Coming of No Age
Los Angeles duo grows up without losing sight of the past
Over the course of three full-length records, Los Angeles two-piece No Age have operated inside of their own experimental-punk bubble, making music that balances ambient iciness and beauty with the charred chaos of punk rock. Sometimes that punkness came through in the lyrics and vocals, while the music would be going in the exact opposite direction. By the time No Age released 2010’s Everything in Between, guitarist Randy Randall and percussionist-vocalist Dean Spunt had distanced themselves musically from L.A.’s punk-rock hub The Smell, landing somewhere more otherworldly.
No Age is set to release their fourth LP, An Object, this month. The album continues to refine—but not redefine—the band’s sound, but the first thing you might notice is the three-year gap between records. This from a band that had been cranking out LPs, 7-inches, cassettes—you name it—at a ferocious clip since forming eight years ago. The extra time was not planned, but as they began writing material for the new album they found themselves slipping into old habits. “I felt like we had to call bullshit on ourselves,” Randall explained. “We had to step away from some of the artifice of being in a professional band.”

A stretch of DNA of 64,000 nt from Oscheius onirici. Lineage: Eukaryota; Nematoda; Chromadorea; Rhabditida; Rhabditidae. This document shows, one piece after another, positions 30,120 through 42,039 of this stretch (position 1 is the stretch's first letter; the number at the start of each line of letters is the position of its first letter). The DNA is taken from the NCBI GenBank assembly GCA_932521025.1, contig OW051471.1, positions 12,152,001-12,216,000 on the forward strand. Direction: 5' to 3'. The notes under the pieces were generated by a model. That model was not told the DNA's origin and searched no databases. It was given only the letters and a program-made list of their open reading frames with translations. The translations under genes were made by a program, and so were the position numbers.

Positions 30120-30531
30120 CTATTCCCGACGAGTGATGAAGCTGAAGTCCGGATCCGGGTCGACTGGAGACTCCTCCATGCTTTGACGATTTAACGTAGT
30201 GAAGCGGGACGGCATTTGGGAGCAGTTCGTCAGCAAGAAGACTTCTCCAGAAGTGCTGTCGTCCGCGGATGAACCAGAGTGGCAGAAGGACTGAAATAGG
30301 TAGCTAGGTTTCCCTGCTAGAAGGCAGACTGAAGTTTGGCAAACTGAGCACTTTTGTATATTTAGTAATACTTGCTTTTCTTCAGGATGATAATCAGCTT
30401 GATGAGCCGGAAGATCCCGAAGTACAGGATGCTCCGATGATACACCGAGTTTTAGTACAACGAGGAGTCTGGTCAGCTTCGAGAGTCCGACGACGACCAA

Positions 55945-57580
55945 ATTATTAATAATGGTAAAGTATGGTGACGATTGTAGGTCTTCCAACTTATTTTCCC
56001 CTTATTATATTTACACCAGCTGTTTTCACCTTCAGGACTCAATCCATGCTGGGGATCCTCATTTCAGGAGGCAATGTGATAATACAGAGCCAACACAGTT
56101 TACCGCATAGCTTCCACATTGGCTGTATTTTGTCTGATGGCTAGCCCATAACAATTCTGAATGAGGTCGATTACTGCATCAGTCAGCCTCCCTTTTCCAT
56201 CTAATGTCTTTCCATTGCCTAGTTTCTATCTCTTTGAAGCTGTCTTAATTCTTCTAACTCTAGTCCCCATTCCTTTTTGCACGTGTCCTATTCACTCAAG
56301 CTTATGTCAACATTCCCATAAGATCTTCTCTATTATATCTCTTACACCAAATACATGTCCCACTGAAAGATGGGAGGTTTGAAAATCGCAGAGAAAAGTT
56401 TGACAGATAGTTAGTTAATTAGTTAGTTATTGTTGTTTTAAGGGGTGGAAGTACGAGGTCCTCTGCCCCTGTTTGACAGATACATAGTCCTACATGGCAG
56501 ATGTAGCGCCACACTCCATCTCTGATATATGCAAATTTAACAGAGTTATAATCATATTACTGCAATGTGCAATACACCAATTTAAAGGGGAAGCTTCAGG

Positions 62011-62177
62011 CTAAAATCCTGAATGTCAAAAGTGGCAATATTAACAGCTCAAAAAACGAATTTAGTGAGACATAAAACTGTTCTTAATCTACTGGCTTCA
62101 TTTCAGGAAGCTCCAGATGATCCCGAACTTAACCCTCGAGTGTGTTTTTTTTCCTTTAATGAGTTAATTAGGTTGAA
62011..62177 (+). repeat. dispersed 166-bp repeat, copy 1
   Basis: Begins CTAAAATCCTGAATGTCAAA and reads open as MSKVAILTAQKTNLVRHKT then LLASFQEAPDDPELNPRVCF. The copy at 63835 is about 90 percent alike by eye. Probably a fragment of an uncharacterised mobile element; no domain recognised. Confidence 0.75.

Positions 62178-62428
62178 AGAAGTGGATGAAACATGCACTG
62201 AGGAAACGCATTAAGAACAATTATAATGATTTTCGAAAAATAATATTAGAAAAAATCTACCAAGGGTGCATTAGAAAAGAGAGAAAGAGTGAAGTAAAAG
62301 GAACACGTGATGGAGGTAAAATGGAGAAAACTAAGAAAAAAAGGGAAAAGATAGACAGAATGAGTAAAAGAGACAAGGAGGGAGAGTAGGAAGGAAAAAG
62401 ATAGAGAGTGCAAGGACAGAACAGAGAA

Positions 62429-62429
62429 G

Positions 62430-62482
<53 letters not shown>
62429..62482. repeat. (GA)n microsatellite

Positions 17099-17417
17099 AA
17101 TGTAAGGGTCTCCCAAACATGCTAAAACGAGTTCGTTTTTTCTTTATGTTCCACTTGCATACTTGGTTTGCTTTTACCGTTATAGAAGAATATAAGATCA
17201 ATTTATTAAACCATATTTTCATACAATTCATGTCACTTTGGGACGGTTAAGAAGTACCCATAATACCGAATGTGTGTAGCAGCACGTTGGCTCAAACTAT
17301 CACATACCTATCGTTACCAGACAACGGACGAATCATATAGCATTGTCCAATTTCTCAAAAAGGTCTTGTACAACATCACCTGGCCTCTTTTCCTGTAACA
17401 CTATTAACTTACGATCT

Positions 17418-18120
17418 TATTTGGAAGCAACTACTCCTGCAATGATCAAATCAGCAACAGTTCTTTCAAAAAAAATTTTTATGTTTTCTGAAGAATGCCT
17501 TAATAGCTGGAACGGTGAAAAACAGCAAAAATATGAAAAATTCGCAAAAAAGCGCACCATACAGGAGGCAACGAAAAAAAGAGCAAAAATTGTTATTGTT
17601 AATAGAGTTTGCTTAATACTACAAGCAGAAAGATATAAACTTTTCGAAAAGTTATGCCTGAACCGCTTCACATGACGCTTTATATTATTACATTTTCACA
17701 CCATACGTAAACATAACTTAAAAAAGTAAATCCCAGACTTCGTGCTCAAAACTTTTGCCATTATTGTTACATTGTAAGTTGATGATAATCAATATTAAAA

That meant not trying to write songs necessarily designed for live audiences. “This time out we were like, ‘Let’s just write the songs we want and worry about it then,’” Randall continued. “Now we’re here, and we’ve sort of painted ourselves into a corner.”
An Object concentrates more on sound than melody. Spunt experimented with different percussion sounds, including tapping on contact mics. Some of the songs would be near impossible to pull off live. Instead, Randall and Spunt have had to twist and bend them into versions that work for the stage. “I Won’t Be Your Generator,” for one, is creepier and more intimate live, and the two have even toyed with the idea of recording the new versions. As Randall put it: “We made this toy, we can break this toy.”
That malleability speaks volumes about these songs, even if they aren’t reaching maximum volume. “My Hands, Birch and Steel” and “Commerce, Comment, Commence” are more intricate, and sound fussed over, while opener “No Ground” and “C’mon Stimmung” retain some of the band’s pricklier SST Records influence. In fact, the louder moments are more effective because there are fewer of them.
The art begins before you hear a single note. As with past releases, the members of No Age hand-assembled the packaging for An Object, folding 10,000 LPs and CDs themselves. Randall said, without being too precious about it, that he likes the idea of imperfection and the humanness of it.
That DIY philosophy goes back to No Age’s days at The Smell, and it’s still the backbone of the band. But a few things have changed as the members have gotten older. Randall, who spent his formative years in the suburbs of the Inland Empire, recently relocated outside of Los Angeles proper. It’s farther away from any scene, although the move seems to fit with No Age’s new philosophy of keeping with certain ideals without becoming stagnant. And An Object is in line with that.
“It’s a balance of getting comfortable, and being uncomfortable,” Randall said. “I want to be professional enough to keep my guitar in tune, but unprofessional enough to have fun.”